September 23, 2016
blah, commitments, displaced, lonely, torn
The familiar blahs have set in again—post mini vacation—although a bit delayed this time. Maybe because I jumped right back into life with work commitments and birthdays to plan for and my online writers’ workshop to keep up with—and I didn’t have time to think: to pull out the mental snapshots of hugging my seven-year-old great niece and nephews who I haven’t seen for nearly a year. Or to recall the smell of Minnesota when the leaves begin to change and the evening air takes on a chill. But now that these memories have begun to wreak havoc on my senses, it’s as if they exist through a power of their own and I am unable to stop them. And even though I’m home now, I feel a little displaced, a little lonely. Like fragments of my heart stayed behind. I shouldn’t be surprised; it happens every time. Yet now I wonder: could I ever move back?
Do you ever feel torn between two loves?
September 11, 2016
Henry Ford, laughter, learning, naps, practicing, smile, volunteering, writing, Yoga, youth
Anyone who stops learning is old, whether at twenty or eighty.
Anyone who keeps learning stays young. The greatest thing in life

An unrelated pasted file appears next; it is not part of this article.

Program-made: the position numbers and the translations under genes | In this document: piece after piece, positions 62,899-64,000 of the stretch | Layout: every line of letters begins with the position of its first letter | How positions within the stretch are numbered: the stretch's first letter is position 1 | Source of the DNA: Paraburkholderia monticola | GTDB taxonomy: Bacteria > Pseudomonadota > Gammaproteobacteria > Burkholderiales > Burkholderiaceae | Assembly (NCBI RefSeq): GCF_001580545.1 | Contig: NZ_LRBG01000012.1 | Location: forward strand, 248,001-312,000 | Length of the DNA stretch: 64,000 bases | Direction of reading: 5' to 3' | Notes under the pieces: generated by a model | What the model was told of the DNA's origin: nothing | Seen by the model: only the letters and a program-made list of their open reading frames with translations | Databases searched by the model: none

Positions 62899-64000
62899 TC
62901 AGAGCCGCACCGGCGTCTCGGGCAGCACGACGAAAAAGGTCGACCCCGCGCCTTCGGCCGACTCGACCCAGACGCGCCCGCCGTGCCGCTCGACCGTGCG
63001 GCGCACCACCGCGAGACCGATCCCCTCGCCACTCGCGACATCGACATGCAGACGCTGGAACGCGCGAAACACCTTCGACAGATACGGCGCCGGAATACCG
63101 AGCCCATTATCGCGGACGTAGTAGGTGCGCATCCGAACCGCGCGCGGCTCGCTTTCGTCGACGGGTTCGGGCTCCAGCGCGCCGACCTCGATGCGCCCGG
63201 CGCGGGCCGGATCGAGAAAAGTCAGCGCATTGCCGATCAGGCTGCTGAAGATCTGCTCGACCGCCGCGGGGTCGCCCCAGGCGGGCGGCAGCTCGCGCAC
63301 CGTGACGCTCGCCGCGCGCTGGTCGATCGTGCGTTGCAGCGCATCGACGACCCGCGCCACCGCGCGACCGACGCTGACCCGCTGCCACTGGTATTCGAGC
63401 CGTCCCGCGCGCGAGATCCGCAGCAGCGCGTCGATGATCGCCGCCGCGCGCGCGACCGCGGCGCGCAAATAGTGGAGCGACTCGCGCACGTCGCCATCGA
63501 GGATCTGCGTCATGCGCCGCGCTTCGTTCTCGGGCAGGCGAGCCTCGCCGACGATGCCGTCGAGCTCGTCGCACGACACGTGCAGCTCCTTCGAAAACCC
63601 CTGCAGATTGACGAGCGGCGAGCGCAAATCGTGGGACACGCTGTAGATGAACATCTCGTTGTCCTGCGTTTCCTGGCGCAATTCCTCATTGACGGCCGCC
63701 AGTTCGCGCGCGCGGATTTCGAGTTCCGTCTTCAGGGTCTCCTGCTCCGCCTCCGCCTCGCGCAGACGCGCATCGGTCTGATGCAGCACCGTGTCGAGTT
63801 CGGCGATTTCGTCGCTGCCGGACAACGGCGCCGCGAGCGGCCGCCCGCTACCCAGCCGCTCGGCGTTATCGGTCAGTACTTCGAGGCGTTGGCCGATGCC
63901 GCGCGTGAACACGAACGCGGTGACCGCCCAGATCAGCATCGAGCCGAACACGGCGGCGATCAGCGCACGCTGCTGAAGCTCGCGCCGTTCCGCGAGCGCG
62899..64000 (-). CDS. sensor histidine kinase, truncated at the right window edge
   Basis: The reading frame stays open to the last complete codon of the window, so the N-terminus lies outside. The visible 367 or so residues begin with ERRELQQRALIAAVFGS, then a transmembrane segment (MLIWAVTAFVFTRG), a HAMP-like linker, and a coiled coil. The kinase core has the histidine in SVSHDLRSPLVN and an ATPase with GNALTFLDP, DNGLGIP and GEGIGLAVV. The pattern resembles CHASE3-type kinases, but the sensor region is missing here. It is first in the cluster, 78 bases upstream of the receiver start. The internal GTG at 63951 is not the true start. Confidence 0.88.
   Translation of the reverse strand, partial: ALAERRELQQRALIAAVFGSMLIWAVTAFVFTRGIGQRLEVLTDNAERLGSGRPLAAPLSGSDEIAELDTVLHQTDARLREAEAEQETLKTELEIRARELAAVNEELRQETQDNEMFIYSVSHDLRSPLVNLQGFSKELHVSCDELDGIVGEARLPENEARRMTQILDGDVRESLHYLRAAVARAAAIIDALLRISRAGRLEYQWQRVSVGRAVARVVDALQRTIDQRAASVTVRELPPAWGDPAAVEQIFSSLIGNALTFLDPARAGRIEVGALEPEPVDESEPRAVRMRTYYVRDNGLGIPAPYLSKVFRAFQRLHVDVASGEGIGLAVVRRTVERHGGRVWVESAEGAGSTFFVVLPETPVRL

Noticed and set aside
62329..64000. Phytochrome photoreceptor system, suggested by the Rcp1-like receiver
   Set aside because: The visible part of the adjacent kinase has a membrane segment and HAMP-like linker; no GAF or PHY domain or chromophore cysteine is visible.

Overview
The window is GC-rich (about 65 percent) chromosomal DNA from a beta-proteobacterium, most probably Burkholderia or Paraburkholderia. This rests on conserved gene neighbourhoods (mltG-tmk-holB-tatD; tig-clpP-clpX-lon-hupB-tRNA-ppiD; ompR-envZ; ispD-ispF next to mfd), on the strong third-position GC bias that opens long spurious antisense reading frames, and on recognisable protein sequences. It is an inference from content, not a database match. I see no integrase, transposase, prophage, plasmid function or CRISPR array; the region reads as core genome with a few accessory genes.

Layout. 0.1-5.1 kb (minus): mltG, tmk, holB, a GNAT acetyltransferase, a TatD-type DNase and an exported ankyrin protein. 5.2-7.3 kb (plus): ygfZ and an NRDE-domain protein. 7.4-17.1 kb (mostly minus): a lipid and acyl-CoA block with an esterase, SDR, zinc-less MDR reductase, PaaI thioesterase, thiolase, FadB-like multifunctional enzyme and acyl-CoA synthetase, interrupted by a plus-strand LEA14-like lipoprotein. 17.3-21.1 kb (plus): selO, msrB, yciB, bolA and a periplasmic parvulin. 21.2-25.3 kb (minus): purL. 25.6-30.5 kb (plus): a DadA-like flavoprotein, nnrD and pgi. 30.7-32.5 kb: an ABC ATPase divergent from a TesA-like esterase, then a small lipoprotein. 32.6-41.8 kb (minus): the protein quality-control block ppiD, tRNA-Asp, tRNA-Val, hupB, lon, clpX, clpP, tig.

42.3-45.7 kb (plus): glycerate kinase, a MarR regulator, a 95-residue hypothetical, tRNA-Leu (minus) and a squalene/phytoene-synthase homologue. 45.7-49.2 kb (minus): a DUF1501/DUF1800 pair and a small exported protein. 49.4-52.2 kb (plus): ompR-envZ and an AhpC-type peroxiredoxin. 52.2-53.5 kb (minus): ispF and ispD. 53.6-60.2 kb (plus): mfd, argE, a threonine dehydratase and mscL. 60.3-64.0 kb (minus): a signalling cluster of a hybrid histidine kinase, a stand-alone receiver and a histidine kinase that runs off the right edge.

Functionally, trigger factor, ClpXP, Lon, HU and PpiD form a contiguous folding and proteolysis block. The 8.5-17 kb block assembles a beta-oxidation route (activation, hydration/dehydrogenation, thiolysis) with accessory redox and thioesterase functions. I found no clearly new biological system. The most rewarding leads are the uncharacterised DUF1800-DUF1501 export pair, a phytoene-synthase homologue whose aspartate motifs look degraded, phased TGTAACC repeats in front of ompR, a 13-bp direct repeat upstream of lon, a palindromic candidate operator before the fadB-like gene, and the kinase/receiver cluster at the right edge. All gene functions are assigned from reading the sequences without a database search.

is to keep your mind young. ~ Henry Ford
Who would’ve guessed that Henry Ford would not only design the Model T, but also discover the fountain of youth? For years I thought I’d know it all when I hit the mid-century mark. Funny, but it seems there’s no end to what I’m learning. And that, my friends, is the secret to staying young. Because when we stop learning, we essentially stagnate. My acupuncturist recently told me I possess a ‘youthful’ energy. What a compliment, and one I ascribe to my lifestyle—of working out and practicing yoga, taking naps when necessary, participating in writing workshops, devouring books, volunteering and stepping outside of my comfort zone. Laughter is another element that I credit for my youthful energy and which sounds good at any age. Oh, and remember: accessorize with a smile.
How do you remain youthful?
Image courtesy of Keattikorn at FreeDigitalPhotos.net.
August 30, 2016
adulting, competition, Monday, relief
This past week crushed my spirit. Happy doesn’t come close to my relief at bidding it adieu and ushering in better days: Saturday and Sunday. It seems I couldn’t do anything right—opened mouth, inserted foot; committed a faux pas (or three) at work and pulled out the comparison card once or twice and came up lacking each time. Good advice from my boss: We all are going to make mistakes, and stuff is going to happen. It’s how we respond and move forward that counts. Whether our individual path is fraught with detours or includes a few scenic routes thrown in, there are no guarantees as to what our journey will look like—which is no doubt a good thing. And life is not a competition, nor a race to the finish line. After all, everyone will reach it at one time or another. However, I do think ‘adulting’ deserves more credit than it gets, like an award. Especially on Mondays.
What’s your advice for adulting it?
Image courtesy of Sira Anamwong at FreeDigitalPhotos.net.
August 21, 2016
blah, challenge, mindfulness, practice, writing commitment, Yoga